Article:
Owners of Murfreesboro Ambulance Service Arrested on Medicare Fraud and Wire Fraud Charges
|U.S. Attorney’s Office January 12, 2010|
NASHVILLE, TN—Woody Medlock, Sr., his wife, Kathy Medlock, and son, Woody Medlock, Jr., of Murfreesboro, Tennessee, were arrested today on charges of conspiracy, Medicare fraud, and wire fraud. The indictment was returned by a federal grand jury in Nashville on January 6, 2010. Woody Medlock, Sr., 66, and his wife, Kathy Medlock, 54, are the owners and operators of the Murfreesboro Ambulance Service. Woody Medlock, Jr., 44, is a supervisor for the ambulance service. The indictment represents the culmination of a joint federal and state investigation into alleged fraudulent billing practices of Murfreesboro Ambulance Service to Medicare and Medicaid for transportation of dialysis patients.
The thirty-five count indictment alleges that from some time in 1996 through September 2008, the Medlocks conspired and engaged in a scheme to defraud Medicare and Medicaid by submitting claims for payment for the transportation of patients who were not qualified to receive ambulance transportation. The indictment alleges that the Medlocks submitted or caused to be submitted, through Murfreesboro Ambulance Service, fraudulent claims to Medicare and Medicaid for reimbursement of ambulance transports of beneficiaries to and from dialysis totaling at least $1,000,000, and resulting in payments from Medicare of at least $ $486,813.83, and from Medicaid of at least $101,000. The indictment further alleges that the fraudulent claims falsely represented that medically necessary ambulance services were provided to beneficiaries to and from dialysis, when such services were not medically necessary; that beneficiaries were transported on a stretcher in the ambulance, when in fact, beneficiaries were seated in the front seat of the ambulance or in the captain’s chair/jump seat in the back of the ambulance and not on stretchers; that beneficiaries transported to and from dialysis suffered from various medical conditions and diagnoses identified on the claims forms in order to qualify the transports for reimbursement were false; and that beneficiaries were transported individually when multiple patients had been transported simultaneously in one ambulance.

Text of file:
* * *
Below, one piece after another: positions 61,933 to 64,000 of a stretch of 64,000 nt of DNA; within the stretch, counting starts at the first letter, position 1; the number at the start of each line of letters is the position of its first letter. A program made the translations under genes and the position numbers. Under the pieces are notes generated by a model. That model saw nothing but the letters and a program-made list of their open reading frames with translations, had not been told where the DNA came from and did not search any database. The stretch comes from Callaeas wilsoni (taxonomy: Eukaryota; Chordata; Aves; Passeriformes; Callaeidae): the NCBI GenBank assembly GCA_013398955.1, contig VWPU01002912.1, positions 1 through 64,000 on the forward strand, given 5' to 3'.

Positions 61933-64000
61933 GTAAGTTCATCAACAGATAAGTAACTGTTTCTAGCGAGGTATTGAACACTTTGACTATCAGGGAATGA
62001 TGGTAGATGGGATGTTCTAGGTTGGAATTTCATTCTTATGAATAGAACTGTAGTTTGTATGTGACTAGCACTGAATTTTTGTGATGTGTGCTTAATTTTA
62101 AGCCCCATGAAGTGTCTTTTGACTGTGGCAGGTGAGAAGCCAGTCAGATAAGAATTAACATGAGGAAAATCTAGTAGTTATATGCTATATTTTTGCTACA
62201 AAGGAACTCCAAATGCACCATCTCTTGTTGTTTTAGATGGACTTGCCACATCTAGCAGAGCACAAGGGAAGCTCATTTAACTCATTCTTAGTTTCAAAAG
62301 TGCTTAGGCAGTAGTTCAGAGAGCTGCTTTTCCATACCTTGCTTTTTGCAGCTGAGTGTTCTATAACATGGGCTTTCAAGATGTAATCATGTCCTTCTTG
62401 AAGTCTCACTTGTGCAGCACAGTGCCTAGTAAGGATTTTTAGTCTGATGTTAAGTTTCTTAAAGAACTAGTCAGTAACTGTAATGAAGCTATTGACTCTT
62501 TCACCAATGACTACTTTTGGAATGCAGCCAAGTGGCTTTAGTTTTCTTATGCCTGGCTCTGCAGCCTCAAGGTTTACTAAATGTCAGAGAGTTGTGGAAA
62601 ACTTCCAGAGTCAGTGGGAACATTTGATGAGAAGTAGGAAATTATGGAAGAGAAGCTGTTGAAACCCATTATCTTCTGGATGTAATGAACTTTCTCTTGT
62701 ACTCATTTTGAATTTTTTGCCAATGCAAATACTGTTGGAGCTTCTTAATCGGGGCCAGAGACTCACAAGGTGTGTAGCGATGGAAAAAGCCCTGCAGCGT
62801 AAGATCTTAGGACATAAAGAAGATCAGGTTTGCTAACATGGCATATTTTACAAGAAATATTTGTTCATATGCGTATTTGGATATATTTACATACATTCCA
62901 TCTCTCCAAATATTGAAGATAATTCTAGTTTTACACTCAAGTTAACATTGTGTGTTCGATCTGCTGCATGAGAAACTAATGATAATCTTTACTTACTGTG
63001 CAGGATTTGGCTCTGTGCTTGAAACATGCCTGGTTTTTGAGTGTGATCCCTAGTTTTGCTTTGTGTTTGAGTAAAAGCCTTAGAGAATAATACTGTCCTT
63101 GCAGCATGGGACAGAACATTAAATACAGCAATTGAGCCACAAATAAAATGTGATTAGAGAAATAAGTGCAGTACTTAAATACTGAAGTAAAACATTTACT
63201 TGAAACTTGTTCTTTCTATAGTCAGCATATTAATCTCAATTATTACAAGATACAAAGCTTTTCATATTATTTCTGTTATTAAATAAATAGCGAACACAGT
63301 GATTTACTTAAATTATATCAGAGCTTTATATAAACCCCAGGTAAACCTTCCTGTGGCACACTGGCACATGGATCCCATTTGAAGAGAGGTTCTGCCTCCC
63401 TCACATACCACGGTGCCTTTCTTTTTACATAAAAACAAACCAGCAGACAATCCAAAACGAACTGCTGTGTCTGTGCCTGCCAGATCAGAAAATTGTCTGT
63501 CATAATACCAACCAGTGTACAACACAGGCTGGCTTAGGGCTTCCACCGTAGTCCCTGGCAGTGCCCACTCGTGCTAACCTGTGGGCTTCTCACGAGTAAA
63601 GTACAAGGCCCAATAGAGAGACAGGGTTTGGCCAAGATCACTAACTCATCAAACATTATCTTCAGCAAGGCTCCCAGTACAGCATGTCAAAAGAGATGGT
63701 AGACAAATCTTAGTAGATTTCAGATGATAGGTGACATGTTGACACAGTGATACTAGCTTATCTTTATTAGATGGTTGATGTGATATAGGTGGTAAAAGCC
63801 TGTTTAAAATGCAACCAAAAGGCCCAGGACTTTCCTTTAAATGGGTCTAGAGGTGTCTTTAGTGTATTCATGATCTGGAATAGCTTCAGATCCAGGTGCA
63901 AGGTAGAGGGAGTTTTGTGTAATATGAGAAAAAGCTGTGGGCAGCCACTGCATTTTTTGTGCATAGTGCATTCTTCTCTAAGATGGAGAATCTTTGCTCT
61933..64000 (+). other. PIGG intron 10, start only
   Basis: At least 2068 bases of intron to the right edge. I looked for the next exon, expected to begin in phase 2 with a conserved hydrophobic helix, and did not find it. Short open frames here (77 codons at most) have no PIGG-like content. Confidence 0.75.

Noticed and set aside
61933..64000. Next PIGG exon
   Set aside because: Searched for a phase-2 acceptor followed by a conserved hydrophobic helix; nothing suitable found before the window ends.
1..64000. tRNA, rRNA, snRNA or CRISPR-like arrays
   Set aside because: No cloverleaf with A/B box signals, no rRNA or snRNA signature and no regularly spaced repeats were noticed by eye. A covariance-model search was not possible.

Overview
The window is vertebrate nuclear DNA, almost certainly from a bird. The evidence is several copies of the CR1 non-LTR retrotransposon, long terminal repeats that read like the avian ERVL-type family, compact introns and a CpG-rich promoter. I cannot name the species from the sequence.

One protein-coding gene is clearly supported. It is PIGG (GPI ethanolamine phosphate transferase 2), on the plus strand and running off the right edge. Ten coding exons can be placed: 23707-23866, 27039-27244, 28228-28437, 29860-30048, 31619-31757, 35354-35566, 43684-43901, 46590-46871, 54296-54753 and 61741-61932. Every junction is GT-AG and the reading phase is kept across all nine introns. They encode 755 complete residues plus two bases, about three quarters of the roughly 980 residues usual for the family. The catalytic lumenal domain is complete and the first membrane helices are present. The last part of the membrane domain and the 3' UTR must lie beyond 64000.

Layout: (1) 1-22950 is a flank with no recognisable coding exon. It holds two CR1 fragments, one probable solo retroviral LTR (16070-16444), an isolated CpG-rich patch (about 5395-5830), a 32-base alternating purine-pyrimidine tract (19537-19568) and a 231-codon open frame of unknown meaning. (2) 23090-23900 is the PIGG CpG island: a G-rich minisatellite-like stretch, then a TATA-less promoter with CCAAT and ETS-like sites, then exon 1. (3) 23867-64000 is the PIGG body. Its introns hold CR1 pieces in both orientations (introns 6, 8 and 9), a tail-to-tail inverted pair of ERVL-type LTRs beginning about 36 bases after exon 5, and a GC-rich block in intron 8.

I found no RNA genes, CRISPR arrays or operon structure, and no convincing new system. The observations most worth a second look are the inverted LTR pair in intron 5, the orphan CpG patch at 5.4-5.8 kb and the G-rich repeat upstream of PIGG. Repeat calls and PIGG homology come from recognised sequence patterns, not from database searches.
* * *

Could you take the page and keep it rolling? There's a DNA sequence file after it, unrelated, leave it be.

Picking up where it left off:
If convicted, the Medlocks face up to 20 years in prison and a $250,000 fine. Any sentence following conviction will be imposed by the Court after consideration of the U.S. Sentencing Guidelines and applicable federal statutes.
This case is being investigated by the United States Department of Health and Human Services, Office of Inspector General, the Memphis Field Office of the Federal Bureau of Investigation and the Tennessee Bureau of Investigation. The United States is represented by Assistant United States Attorneys John K. Webb and Sandra G. Moses.
An indictment is merely an allegation and is not evidence of guilt. A charged defendant is presumed innocent and is entitled to a jury trial at which the Government would bear the burden of proof beyond a reasonable doubt as to each count of the information.